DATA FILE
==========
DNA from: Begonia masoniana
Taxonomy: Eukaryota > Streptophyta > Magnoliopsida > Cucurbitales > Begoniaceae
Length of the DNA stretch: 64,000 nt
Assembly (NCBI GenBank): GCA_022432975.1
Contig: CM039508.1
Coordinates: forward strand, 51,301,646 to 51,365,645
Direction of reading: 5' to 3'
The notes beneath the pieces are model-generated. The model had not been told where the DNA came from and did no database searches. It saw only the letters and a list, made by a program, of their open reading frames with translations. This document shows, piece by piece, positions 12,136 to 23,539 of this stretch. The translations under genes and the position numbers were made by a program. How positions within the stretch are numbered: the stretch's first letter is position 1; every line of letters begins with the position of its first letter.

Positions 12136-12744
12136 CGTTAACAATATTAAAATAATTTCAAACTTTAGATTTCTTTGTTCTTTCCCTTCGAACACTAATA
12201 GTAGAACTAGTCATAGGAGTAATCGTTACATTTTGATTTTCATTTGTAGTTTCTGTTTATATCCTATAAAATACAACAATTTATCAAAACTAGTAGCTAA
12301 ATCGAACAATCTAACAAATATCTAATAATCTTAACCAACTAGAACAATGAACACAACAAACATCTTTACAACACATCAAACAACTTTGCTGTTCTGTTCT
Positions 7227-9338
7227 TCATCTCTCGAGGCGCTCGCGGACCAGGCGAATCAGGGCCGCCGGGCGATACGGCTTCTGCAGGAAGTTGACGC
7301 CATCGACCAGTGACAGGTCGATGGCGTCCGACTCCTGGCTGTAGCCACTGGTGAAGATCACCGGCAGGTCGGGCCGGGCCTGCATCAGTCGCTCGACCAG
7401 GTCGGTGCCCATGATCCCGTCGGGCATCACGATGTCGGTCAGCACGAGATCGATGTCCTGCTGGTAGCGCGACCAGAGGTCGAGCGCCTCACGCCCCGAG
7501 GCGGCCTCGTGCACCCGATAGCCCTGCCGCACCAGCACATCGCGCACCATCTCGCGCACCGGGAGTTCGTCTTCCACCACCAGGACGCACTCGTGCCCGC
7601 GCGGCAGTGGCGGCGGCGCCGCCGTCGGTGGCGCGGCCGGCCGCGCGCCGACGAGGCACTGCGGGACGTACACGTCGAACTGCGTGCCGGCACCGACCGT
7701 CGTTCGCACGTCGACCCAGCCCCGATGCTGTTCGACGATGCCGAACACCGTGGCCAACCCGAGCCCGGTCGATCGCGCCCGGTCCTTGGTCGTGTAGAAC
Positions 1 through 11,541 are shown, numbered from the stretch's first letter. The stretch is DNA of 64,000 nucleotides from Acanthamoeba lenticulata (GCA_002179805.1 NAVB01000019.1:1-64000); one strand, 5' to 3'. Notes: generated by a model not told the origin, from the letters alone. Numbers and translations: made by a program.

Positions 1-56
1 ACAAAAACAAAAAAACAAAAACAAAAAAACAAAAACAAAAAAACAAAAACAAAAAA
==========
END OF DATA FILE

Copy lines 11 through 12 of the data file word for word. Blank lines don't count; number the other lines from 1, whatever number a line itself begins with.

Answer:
12201 GTAGAACTAGTCATAGGAGTAATCGTTACATTTTGATTTTCATTTGTAGTTTCTGTTTATATCCTATAAAATACAACAATTTATCAAAACTAGTAGCTAA
12301 ATCGAACAATCTAACAAATATCTAATAATCTTAACCAACTAGAACAATGAACACAACAAACATCTTTACAACACATCAAACAACTTTGCTGTTCTGTTCT